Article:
Swapping cliches for the world’s unknown suburbs

For most travellers, a trip to Paris wouldn’t be complete without a snapshot of the Eiffel Tower to post on Facebook or file in a photo album.

Not so for Sydney photographer Louise Hawson. When she visits the French capital – and six other cities – next year, she is determined to avoid the postcard cliches in favour of finding beauty in the suburbs that even the locals don’t know well.

On January 1, Hawson embarks on a year-long venture she’s labelled 52 Suburbs Around the World, a global follow-up to the 52 Suburbs photographic blog and exhibition that took her to a different Sydney suburb each week for a year in 2009 and 2010.

She will begin the year in Hong Kong, before moving on to New Delhi, Istanbul, Paris, Berlin, Rome and New York. The photographer’s “assistant” will be Hawson’s eight-year-old daughter Coco, who has had to forgo a Christmas tree in their Clovelly apartment this year as she watches their home get packed up in preparation for the adventure.

Hawson’s creative difference is her obsession with pairing images to create a diptych that she hopes reveals the nuance of a suburb unnoticed even by those who live there. It requires serendipity and “stumble-upons”, she says, to put together two images that tell a story.

Her favourite diptychs from Sydney’s ‘burbs coupled the Anzac Bridge with a pair of similarly-lined white shoes in Glebe; a mother-and-son in a Lidcombe pool with a decorative church window; and an underwater scene at Clovelly with a multi-coloured carpet.

“The guiding light for all of [the chosen cities] is ‘what are the famous over-photographed cities that people have an instant image of them in their head?’,” Hawson said.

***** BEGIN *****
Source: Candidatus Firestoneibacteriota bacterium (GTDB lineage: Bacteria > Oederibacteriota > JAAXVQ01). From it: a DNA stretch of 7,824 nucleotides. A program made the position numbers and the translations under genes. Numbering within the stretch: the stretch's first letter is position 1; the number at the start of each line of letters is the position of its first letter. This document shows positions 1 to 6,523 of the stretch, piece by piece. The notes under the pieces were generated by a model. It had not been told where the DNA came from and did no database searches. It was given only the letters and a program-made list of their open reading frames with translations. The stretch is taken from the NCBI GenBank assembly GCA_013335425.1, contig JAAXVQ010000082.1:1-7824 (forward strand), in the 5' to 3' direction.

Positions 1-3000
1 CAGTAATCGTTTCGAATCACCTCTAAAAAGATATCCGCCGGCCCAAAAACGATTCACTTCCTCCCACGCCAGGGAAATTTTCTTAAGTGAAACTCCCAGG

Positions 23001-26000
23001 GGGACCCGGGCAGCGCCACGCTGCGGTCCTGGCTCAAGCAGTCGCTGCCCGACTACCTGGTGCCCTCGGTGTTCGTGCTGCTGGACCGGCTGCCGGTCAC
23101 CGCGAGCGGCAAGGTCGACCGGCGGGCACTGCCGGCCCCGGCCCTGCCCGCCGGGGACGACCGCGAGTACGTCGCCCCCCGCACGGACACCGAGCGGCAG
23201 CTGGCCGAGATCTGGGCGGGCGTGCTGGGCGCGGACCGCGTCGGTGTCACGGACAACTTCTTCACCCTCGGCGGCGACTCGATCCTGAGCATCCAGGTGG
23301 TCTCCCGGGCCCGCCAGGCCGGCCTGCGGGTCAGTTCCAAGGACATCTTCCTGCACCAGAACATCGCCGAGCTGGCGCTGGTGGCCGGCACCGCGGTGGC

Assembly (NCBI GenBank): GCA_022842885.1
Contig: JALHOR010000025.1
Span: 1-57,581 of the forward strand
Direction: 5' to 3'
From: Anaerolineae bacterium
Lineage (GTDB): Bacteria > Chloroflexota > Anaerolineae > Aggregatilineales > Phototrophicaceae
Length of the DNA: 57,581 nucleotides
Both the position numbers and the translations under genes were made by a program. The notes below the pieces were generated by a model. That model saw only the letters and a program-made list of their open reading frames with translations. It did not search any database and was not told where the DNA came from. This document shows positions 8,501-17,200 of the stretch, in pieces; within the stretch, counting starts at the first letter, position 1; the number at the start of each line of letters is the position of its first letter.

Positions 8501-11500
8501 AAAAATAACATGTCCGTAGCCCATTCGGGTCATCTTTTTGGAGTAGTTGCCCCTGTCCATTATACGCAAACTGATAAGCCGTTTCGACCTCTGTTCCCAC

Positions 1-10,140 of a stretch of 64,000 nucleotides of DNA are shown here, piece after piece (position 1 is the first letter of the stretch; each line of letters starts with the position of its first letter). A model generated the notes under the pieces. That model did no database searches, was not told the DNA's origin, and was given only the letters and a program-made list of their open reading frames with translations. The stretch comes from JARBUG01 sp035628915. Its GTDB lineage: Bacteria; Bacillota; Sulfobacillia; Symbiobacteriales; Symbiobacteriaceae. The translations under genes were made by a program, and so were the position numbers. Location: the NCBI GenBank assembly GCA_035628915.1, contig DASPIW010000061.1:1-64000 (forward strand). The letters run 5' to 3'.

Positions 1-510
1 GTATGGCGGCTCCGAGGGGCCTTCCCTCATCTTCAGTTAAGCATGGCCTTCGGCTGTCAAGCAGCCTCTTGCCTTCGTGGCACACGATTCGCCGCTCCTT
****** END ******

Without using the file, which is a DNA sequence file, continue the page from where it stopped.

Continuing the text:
“My mission is to show a more charming and intimate view of those cities because I’m going to suburbs that might surprise people.

“In Sydney I knew of places called Lakemba etc even though I had never been before. This is more difficult.

“I don’t want a great suburb, a beautiful suburb ... my thing is you can find beauty and interest almost everywhere.”

As she did with the Sydney project, Hawson will use social media – including her blog, Facebook page and Twitter – to seek advice from residents of the seven cities and fellow travellers about which little-known suburbs she should photograph.

Her trip has been funded by several corporate sponsors plus 165 donors, many strangers, who donated as little as $10 each through a US-based crowd-funding website. The site allows people to post their fund-raising missions, nominate a target amount (in Hawson’s case, $20,000) and set a deadline to raise the money – if they don’t reach the target, they don’t get a cent.

Hawson is well aware that some people view her venture as a holiday funded by others, but she says she is likely to work 10 hours a day almost every day during the year, and somehow also fit in Coco’s home schooling. She expects a book and an exhibition to be produced from the project.

She says she wakes at 3am wondering ‘‘‘can I do this?’. Her greatest fears about the year ahead are illness and safety issues, plus those inevitable days marked by the tantrums of a frustrated child.

“It’s challenging, but if it wasn’t challenging, it wouldn’t be nearly as interesting,” she said.

Traveller will follow Hawson as she photographs 52 Suburbs Around the World. On the last Friday of each month, we will publish her blog, with a photo gallery of selected shots.